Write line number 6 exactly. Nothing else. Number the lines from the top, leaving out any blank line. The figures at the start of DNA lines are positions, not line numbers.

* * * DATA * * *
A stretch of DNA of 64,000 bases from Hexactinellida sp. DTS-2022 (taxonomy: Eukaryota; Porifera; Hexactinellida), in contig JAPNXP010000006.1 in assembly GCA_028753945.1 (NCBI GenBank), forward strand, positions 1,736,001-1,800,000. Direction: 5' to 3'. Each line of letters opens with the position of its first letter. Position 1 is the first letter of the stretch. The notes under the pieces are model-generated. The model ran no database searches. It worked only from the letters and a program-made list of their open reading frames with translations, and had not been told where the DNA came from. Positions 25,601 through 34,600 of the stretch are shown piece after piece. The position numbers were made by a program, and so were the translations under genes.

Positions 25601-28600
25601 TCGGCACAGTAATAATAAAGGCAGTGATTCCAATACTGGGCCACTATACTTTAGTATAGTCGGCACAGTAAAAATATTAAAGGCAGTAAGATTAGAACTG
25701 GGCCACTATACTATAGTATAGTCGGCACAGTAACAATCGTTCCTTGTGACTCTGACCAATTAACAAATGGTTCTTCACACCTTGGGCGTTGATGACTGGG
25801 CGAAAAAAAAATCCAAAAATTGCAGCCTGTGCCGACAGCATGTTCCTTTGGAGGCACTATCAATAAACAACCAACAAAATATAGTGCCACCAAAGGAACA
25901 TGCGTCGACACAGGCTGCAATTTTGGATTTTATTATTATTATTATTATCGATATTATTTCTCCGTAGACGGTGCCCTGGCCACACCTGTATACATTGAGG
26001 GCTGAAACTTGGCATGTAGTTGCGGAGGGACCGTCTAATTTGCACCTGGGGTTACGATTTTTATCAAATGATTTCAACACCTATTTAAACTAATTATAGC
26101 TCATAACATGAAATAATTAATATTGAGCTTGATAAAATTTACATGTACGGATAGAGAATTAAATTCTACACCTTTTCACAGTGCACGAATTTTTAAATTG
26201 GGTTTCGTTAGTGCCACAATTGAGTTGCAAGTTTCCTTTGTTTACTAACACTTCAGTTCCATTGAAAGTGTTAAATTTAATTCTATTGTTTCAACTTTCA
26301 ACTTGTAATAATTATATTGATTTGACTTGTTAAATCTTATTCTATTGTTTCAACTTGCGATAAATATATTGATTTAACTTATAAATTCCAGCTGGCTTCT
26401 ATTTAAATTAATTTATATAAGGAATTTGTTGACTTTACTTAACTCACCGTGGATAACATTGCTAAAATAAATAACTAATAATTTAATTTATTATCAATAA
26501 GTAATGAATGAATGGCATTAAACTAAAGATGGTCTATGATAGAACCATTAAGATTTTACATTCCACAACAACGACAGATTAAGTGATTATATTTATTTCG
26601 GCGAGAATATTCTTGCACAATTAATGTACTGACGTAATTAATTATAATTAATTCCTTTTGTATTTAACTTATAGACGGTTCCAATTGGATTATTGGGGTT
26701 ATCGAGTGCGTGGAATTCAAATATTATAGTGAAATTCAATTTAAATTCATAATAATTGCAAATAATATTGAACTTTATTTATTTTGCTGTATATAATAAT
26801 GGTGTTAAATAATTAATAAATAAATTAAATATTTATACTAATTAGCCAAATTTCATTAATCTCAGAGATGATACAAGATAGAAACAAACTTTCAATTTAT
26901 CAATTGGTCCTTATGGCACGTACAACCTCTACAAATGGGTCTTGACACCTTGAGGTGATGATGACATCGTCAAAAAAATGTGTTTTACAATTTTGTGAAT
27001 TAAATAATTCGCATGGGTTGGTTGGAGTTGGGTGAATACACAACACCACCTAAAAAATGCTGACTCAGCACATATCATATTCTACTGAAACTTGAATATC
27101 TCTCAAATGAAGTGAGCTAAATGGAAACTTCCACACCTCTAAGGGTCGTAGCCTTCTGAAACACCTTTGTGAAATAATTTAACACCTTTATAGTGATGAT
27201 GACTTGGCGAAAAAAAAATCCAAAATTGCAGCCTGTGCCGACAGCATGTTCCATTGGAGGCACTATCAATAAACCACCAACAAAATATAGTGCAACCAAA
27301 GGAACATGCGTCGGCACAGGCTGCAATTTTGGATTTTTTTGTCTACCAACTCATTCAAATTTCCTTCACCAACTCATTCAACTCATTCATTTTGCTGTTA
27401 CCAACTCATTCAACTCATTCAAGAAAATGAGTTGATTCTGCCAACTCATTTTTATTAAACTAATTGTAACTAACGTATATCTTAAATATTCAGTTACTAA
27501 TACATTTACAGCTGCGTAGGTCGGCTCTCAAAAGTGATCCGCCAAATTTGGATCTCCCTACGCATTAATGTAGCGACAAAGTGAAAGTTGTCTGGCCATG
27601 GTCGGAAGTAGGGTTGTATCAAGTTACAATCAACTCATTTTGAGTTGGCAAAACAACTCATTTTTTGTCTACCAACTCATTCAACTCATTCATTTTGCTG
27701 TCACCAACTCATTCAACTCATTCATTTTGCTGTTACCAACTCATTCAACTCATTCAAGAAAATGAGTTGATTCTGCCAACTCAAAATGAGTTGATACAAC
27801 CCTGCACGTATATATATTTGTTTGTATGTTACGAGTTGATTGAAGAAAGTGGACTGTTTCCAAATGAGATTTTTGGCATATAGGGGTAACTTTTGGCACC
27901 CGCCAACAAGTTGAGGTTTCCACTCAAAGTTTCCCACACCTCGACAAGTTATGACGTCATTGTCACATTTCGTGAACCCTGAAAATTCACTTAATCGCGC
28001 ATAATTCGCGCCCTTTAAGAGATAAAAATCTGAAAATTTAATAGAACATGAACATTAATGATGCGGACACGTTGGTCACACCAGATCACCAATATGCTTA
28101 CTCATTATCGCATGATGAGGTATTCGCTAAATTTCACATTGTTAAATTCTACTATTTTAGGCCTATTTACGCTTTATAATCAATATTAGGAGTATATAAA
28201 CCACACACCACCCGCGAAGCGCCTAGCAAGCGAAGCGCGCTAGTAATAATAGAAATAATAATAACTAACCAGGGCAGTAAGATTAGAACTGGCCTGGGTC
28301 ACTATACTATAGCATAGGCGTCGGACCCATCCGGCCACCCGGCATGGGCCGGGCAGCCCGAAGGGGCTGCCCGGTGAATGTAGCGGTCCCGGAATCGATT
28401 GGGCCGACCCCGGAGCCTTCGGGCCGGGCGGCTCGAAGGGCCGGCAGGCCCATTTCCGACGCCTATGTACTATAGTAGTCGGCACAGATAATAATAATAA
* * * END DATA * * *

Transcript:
25901 TGCGTCGACACAGGCTGCAATTTTGGATTTTATTATTATTATTATTATCGATATTATTTCTCCGTAGACGGTGCCCTGGCCACACCTGTATACATTGAGG